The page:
Psalm 1:1-3, Isaiah 31:4, Psalm 34:8
How to use your sword, the Sword of the Spirit, God’s word. Sometimes we need some practical strategies for how we can do this. Jesus lived a perfect devotional life in our place and now we just get to enjoy meditating on God’s word. Psalm chapter 1, the first few verses talk about the blessings we get from studying God’s word.
Blessed is the one who does not walk in step with the wicked or stand in the way the sinners take or sit in the company of mockers, but whose delight is in the law of the Lord and who meditates on his law day and night. That person is like a tree planted by streams of water which yields its fruit in season. Who is leaf does not wither. Whatever they do prospers. (Psalm 1:1-3)
As we’re in God’s word, we’re connected to his word. That picture again of just fruit growing, life filled with faithfulness, sustained by Christ. Our delight is in the law of the Lord, our God’s word is delightful and it gives us joy and peace. But the phrase I especially want to focus on is this word meditate. In Hebrew it’s the word hagah. Meditating on God’s law, on his word, on his promises. I had a professor at seminary who used to teach about this word like this: what does it mean to meditate on God’s word?
Well, this word hagah is used in other places in the Old Testament scriptures, too. There’s a verse in Isaiah, chapter 31, verse 4, that uses the same Hebrew word, but in a different context. It says, as a lion or a young lion growls over his prey. As a lion meditates on this food that it’s eating, it’s that same kind of a word, it’s a really visceral reaction. Maybe you have a dog at home and they have a bone and they’re just sitting and chewing on it and they have this kind of reaction. It’s just like [growl] a little Chewbacca noise coming from the back of its throat, if it’s anything like my dog, and just really enjoying chewing on that bone, that’s kind of how we can be with God’s word.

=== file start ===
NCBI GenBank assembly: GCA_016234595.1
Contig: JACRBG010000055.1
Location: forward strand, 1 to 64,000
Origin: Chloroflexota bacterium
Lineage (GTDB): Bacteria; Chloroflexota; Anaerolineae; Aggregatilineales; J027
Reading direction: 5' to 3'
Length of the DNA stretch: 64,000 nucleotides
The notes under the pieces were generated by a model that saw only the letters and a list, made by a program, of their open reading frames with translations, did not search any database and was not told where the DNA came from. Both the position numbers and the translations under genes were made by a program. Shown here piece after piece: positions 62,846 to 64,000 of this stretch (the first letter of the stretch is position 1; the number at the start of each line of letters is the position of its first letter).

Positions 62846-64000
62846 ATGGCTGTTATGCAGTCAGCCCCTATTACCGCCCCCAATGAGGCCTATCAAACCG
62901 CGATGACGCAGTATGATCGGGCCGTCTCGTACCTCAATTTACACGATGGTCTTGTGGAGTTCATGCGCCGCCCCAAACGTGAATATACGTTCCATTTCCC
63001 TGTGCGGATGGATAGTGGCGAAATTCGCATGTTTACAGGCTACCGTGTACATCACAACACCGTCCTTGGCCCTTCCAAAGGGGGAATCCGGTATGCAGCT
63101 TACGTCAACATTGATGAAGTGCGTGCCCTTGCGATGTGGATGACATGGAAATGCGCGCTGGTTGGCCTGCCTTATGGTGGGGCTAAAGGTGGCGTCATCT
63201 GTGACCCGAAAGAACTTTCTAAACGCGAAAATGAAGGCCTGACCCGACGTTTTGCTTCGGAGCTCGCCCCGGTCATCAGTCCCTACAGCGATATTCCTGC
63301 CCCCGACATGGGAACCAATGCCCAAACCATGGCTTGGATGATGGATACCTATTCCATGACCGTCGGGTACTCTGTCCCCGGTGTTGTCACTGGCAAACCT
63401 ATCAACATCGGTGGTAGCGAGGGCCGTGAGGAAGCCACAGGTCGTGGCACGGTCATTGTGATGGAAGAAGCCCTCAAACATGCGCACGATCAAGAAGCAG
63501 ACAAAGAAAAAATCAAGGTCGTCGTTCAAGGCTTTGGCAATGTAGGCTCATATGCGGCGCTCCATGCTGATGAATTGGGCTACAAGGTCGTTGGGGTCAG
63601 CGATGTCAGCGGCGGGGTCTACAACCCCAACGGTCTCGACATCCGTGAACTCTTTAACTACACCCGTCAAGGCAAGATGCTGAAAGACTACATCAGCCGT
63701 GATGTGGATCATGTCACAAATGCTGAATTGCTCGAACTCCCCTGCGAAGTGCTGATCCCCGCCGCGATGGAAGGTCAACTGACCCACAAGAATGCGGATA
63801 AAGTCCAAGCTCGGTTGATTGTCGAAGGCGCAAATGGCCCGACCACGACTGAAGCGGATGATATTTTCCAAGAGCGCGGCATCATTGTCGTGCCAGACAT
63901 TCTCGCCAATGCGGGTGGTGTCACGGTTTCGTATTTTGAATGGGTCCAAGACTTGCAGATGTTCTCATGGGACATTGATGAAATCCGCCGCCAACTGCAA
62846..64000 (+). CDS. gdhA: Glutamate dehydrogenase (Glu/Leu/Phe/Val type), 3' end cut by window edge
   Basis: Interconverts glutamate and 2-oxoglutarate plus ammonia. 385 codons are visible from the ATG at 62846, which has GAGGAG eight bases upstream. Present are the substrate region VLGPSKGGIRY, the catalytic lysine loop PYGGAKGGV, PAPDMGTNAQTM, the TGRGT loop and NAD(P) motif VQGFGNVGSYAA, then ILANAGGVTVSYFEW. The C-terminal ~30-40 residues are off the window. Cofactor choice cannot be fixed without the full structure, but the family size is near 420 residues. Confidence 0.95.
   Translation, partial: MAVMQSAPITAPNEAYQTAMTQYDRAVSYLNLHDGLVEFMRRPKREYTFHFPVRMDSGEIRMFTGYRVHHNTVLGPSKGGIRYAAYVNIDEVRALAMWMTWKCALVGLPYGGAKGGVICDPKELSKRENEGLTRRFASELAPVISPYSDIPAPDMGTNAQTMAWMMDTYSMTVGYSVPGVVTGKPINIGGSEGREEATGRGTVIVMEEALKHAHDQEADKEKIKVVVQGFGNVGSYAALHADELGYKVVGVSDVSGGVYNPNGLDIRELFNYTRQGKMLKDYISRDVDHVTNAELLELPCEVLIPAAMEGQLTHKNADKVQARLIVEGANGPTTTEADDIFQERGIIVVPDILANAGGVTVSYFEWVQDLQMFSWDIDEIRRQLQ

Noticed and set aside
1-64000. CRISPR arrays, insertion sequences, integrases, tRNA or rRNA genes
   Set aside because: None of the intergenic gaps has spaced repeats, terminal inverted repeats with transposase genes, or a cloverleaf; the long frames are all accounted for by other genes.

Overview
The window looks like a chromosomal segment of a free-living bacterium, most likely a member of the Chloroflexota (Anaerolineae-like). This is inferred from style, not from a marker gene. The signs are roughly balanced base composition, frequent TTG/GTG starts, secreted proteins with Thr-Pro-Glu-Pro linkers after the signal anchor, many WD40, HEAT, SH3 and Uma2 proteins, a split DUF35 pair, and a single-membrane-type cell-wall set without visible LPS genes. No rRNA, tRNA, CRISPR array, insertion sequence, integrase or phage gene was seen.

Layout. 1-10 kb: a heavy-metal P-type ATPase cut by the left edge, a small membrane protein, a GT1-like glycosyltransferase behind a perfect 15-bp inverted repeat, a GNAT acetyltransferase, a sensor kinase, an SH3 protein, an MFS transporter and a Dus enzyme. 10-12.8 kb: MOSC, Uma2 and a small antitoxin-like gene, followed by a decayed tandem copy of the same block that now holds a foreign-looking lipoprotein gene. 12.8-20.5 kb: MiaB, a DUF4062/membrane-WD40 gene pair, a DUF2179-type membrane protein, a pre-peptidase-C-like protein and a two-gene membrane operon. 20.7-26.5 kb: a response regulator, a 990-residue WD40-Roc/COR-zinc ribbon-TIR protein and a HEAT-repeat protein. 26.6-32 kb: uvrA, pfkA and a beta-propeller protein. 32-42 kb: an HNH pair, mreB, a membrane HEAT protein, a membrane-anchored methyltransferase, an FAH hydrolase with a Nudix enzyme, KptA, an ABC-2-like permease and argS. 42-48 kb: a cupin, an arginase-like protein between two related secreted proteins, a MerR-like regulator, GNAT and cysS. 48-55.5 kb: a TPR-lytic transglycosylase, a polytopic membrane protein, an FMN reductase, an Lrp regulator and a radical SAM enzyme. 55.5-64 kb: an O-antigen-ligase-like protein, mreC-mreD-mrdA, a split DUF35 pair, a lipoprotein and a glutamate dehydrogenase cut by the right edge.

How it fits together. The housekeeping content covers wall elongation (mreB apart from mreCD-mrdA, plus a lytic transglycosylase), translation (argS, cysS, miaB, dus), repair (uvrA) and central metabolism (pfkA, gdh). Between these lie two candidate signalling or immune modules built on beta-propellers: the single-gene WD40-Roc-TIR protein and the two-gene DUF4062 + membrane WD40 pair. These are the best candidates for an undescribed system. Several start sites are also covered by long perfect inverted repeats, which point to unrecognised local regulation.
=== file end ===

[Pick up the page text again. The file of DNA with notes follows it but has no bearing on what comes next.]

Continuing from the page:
Sometimes we get into an idea that we just have to read and read and read and get as much volume done as we can. But here we also have this encouragement to delight in God’s word by just chewing on it, just enjoying it, just reading a little bit and thinking about it and meditating on it and just enjoying how good God is. It’s like the Bible verse that says just taste and see that the Lord is good from Psalm 34 for just really being able to taste and see that.
So what are some ways to just slow down and meditate on God’s word? I have one bookmark that I keep in my Bible that I use that goes back to what Martin Luther gave for examples when he was asked about how do you study God’s word? And I ask these four questions of myself sometimes.
First, I’ll just read a small section and then say, what is God telling me in this section of the word? What does he mean? And just go back and think about it. What happened?
Next, what sin does God’s word point out that I need to confess to him and ask for his forgiveness? Usually we’ll see something where we’re not meeting the mark and ask for forgiveness from God. Maybe you’re jotting it down in a little journal.
Number three, what does this section of God’s word lead me to thank God for? Where am I seeing Jesus? Where am I seeing the gospel? Where am I seeing God’s blessings? How can I thank him?
And after you’ve thought through these, the number four is very easy. What does this lead me to pray for? And then we’ll be able to bring those prayers that we’ve received from God after really chewing on it and bring it all back to him, praying his promises back to him.
So maybe that’s one way that you can chew on God’s word and really enjoy it.